Mini Mozart

By | Entertainment
Curtis Elton with his mom Hayley at one of his concerts. Credit: Topstar Pictures

At age nine, surprising everyone with his piano skills by becoming the youngest person to pass a university level piano exam. While most kids his age talk about cartoons, comics and sports, he talks about Bach, Mozart and Schubert.

Meet Curtis Elton, the UK’s ‘Mini Mozart,’ who seems to have amazed one and all with his talent, knowledge and confidence. Elton, showed his skills recently when he performed in front of a packed house at London’s Ripley’s Believe it or Not for a full two hours. “I had lots of fun and loved performing and meeting everyone,” Curtis said after his performance. Curtis, who released his first album Daydreams in November this year, marked his West End debut by performing at Ripley’s and used the platform to wow the crowds by playing tracks from his new CD. He seemed to impress the audience with his fresh interpretations of classics by Mozart, Bach and Schubert.

The London-based piano prodigy started playing the piano when he was only three-and-a-half, and all this started when his mom, Hayley Elton, who is his mentor, observed Curtis had a gift. “He used to fall asleep to my Sleep Baby Sleep CD, which was of me playing piano. He loved the music and wanted to start playing for himself,” says Hayley. It was while teaching him his first song, Old MacDonald Had A Farm, Hayley says, she realised how immensely talented Curtis was. “He learnt that song in just one lesson, and was soon able to learn very quickly from then on. His concentration level was very good, and by the time he was four, he [was able to] read music by sight,” she said.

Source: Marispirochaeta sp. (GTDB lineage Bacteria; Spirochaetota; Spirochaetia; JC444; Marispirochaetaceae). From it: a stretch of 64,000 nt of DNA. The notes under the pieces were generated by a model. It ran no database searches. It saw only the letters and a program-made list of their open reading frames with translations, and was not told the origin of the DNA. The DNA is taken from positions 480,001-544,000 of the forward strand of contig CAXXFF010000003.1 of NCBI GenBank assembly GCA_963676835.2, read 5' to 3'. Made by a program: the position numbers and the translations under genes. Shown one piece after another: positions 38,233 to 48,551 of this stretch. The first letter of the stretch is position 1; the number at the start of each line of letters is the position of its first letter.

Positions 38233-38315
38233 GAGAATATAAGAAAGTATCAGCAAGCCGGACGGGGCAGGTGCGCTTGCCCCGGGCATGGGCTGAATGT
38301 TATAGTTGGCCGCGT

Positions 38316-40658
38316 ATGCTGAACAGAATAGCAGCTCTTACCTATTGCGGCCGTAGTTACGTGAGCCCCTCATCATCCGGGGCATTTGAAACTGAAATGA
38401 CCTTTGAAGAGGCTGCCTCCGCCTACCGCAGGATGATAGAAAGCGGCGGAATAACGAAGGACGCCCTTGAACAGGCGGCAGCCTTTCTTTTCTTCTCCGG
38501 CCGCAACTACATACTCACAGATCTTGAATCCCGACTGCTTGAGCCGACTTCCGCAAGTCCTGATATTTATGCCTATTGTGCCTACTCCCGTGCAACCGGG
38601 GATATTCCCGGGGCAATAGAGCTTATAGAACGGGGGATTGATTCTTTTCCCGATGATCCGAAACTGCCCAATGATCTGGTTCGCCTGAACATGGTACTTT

Two years ago, at the age of eight, Curtis excelled records by passing his Grade 8 piano exam, and this year he became the first person in the world to be awarded the ATCL (Associate of Trinity College London) Diploma, the equivalent to the first year of a degree. In his achievements he has left his mom Hayley behind, who herself was a child prodigy at her time. Hayley, a concert pianist, was the youngest person to gain entrance to the Guildhall School of Music when she was just eight years old.

Last year Curtis was nominated for a Nickelodeon Fruit Shoot skills award for the best rising star. He was invited to a Yamaha event to promote both a Disney film and GAP clothing, and later invited to take part in the London Master classes at the Royal College of Music with well-known conductor Benjamin Zander.

Curtis has his little feet firmly planted on the ground. “It’s very easy to keep Curtis grounded because that’s just his character. He’s a normal child and behaves like one,” Hayley says. Hayley knows the perks of a good education and educates the same to Curtis. She has imposed limits on how long Curtis may spend on the piano each day. “It [may] be quite challenging, trying to fit everything in with school and exams as you can imagine. However, school must come first as this is very important. On holidays and weekends, Curtis practices for two hours a day. During the week he practices for half-an-hour usually, or an hour at maximum,” says the mum.

“In regards to my studies, I want to take the next qualification, the LTCL, which is a full degree in piano. Apart from that I want to compose more albums in the future and do more collaborations with my mother. I would very much love to get to the number one spot, so that everybody can hear my music,” adding, “My dream is to be able to play at the Proms, Royal Albert Hall. I would also really love to be able to compose music for a film.”

Would it be correct to say he has chosen his career path toward becoming a professional pianist? “Well, I would love to be a concert pianist obviously,” Curtis says. “However I’d also like to be the Prime Minister as I am very much interested in politics,” he added thoughtfully. Well, it might be interesting to have a piano-playing Prime Minister.

How might Curtis motivate other youngsters?


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